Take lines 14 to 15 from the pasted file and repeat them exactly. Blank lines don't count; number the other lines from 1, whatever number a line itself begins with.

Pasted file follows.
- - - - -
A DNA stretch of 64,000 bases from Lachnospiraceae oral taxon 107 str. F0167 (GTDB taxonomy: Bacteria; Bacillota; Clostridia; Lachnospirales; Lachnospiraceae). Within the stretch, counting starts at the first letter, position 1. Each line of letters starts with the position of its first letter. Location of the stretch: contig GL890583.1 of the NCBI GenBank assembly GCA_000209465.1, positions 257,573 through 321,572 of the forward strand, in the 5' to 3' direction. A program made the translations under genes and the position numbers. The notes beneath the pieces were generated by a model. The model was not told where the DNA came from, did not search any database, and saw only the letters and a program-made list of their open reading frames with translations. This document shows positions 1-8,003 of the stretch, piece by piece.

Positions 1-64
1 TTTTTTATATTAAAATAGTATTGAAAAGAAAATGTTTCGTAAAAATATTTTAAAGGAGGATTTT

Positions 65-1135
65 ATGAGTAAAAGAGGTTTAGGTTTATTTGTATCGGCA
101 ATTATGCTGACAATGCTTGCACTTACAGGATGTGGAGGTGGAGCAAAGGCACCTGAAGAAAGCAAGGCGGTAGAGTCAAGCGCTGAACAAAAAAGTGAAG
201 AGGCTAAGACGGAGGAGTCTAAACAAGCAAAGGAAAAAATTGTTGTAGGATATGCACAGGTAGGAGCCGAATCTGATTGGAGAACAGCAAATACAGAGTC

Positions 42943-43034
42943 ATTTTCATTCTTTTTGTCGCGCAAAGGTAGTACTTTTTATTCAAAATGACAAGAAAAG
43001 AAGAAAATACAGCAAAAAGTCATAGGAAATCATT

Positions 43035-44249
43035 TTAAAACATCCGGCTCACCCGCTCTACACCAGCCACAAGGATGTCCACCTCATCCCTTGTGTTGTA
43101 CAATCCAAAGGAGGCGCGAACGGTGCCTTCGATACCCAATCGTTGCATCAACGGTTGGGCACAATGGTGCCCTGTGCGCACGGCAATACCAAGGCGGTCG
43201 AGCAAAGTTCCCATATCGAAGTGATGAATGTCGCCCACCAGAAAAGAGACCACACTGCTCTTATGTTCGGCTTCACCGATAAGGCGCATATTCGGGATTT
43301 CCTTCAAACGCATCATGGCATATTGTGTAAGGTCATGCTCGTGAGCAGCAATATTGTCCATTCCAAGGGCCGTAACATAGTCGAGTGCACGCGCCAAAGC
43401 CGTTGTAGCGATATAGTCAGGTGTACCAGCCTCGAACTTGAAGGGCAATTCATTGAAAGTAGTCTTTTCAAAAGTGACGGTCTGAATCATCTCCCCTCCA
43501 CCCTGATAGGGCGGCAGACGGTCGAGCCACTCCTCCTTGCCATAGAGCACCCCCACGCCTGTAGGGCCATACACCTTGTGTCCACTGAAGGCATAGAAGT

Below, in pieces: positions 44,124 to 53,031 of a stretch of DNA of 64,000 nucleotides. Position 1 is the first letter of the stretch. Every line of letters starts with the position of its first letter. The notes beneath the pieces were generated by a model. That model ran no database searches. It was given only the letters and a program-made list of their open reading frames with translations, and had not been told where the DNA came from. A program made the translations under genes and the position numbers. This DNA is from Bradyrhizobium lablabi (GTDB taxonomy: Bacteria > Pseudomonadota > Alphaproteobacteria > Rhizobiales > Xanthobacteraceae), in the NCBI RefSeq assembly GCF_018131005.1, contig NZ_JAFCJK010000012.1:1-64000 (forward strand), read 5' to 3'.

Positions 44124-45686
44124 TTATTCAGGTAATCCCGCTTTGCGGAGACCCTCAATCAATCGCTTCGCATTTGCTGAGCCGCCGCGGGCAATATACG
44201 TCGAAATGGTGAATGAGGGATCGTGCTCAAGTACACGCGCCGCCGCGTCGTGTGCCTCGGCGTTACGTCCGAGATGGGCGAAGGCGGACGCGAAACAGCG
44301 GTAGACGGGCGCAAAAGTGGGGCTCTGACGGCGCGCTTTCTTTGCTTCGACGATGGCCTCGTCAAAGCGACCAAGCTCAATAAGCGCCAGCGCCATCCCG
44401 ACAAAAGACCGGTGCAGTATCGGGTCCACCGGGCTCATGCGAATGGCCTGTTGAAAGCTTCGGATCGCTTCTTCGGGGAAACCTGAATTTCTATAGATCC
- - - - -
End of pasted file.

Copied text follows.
43201 AGCAAAGTTCCCATATCGAAGTGATGAATGTCGCCCACCAGAAAAGAGACCACACTGCTCTTATGTTCGGCTTCACCGATAAGGCGCATATTCGGGATTT
43301 CCTTCAAACGCATCATGGCATATTGTGTAAGGTCATGCTCGTGAGCAGCAATATTGTCCATTCCAAGGGCCGTAACATAGTCGAGTGCACGCGCCAAAGC